He shook his head to dispel such thoughts. It wasn’t as though he’d experienced the slightest moment’s hesitation, irrespective of his mom’s protestations. Even if a better college place wasn’t riding on his success in the pre-prelims, he knew he was good enough to pass and he wanted his day in the sun.
Martin wasn’t sure when he first realized something was wrong. With all the explosions and sounds of gun fire that Captain Dubrowski had warned them about, and not to mention the sheer torture of the course itself, Martin had found it hard enough to focus on the task at hand, let alone everything that was going on around him.
On reflection, he supposed it was the demeanor of the soldiers. Initially they had acted the same as when they had lined the route of the run yesterday, barking out instructions and supposedly motivational insults, but with a detachment that suggested they would have rather been doing anything else that weekend. Martin had stuck to his plan of striking out at a fair pace and found himself in the front five of the people in his billet. His natural strength was proving advantageous as he climbed ropes and scaled walls. His physique also provided him with a degree of insulation when it came to the freezing pits of water that were interspersed between the more physical obstacles. His footing did escape him when he attempted to traverse a long series of wooden posts, which caused him to lose time restarting the section, but he was buoyed by the fact that, at no point, did he spot the Hillbilly Boys closing in on his position.
Martin had little time to consider how Nathan and Marcy might be getting on behind him, and he just hoped that they didn’t lose too much of whatever advantage they had gained yesterday. For now, more than anything, he wanted to see the three of them through to the next stage. Whatever the future held for him in the Games’ qualification process, he knew that it would be much better if he had their companionship.
As he approached a part of the course where he would need to climb over a series of increasingly high horizontal logs, he cast his usual glance over at the soldier manning the start in case there was a specific instruction associated with the obstacle, or if he had any warnings about areas to avoid. But although the guy was facing Martin, he was clearly distracted by something on the radio. Keen not to lose time to this man’s incompetence and, with what was required fairly obvious by the way the logs were set out, Martin continued; only to find a similar situation at the next obstacle. Whether anything was amiss further on he couldn’t say for certain because after that point he hit the wall of his endurance. Having to retreat into his own consciousness to find the physical and mental might to complete the course, he nearly collapsed as he reached the end.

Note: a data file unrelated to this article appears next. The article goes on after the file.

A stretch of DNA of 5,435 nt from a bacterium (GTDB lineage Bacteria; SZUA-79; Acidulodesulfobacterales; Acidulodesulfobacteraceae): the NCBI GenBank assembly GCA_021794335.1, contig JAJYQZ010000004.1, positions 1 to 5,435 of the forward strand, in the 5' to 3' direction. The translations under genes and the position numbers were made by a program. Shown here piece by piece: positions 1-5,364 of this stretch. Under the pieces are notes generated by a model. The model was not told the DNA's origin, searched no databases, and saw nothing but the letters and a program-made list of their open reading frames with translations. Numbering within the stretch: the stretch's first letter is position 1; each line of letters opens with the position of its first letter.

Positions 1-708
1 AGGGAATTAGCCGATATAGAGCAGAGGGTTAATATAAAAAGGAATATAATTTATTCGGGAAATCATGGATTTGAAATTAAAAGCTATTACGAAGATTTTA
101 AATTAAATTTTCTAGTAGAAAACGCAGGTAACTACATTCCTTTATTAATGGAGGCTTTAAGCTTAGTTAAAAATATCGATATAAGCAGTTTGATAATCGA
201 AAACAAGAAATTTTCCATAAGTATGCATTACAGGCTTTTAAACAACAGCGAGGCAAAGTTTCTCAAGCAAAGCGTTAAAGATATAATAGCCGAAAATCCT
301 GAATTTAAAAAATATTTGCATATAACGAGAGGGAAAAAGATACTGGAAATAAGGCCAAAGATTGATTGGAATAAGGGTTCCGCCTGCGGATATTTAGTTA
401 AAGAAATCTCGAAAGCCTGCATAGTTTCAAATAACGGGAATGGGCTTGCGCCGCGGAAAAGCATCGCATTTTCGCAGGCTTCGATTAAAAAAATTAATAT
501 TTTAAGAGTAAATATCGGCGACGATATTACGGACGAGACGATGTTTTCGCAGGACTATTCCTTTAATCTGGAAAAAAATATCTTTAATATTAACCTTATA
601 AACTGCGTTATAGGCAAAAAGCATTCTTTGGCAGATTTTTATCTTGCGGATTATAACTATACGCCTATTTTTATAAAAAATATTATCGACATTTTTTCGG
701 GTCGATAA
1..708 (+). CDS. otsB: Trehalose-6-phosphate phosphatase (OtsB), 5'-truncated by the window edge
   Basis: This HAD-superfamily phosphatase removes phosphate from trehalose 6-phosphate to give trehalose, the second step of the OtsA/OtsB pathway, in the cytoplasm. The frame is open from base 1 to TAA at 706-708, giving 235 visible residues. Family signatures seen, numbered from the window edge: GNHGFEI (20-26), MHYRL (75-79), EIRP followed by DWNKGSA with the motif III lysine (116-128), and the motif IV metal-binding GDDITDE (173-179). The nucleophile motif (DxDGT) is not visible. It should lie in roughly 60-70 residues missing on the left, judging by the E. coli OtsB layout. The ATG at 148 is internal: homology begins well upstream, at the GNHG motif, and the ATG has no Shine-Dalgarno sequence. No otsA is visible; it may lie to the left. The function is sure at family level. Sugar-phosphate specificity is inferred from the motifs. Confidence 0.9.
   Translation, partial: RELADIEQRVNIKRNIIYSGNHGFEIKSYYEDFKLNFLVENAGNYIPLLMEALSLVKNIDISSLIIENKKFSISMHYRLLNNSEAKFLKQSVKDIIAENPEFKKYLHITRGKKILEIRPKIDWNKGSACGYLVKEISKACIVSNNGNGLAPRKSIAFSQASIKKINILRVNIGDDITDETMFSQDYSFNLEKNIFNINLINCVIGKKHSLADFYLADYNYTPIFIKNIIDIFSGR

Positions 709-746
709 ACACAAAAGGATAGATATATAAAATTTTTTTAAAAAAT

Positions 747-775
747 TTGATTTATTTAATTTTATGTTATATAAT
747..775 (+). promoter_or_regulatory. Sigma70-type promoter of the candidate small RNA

He took the crowd of people gathered there as a good sign, believing that he had managed to catch up with the tail end of the previous billet. But his exhausted sense of satisfaction disappeared as soon as he saw Marcy with a blanket wrapped around her.
With his fatigued brain trying to fathom how she had managed to get past him on the course without him noticing, when he saw the look on her face as she stared up at him, he knew that she hadn’t. And judging by the horror etched onto her features, her failure to complete meant she was out of the competition. He just hoped that whatever injury that had prompted her withdrawal was no worse than a sprained ankle.
‘Are you okay?’ He asked, instantly regretting asking such a stupid question when clearly, she was anything but fine. He was sure he would feel the same under similar circumstances.
But rather than see any bitterness in her expression, all he witnessed was confusion as she studied him. ‘Don’t you know?’ Marcy asked.
‘You mean you didn’t hear? You weren’t stopped?’
‘What is it?’ Martin demanded, a sense of dread washing over him.
Marcy didn’t answer him straight away; she couldn’t. She broke down into a flurry of sobs.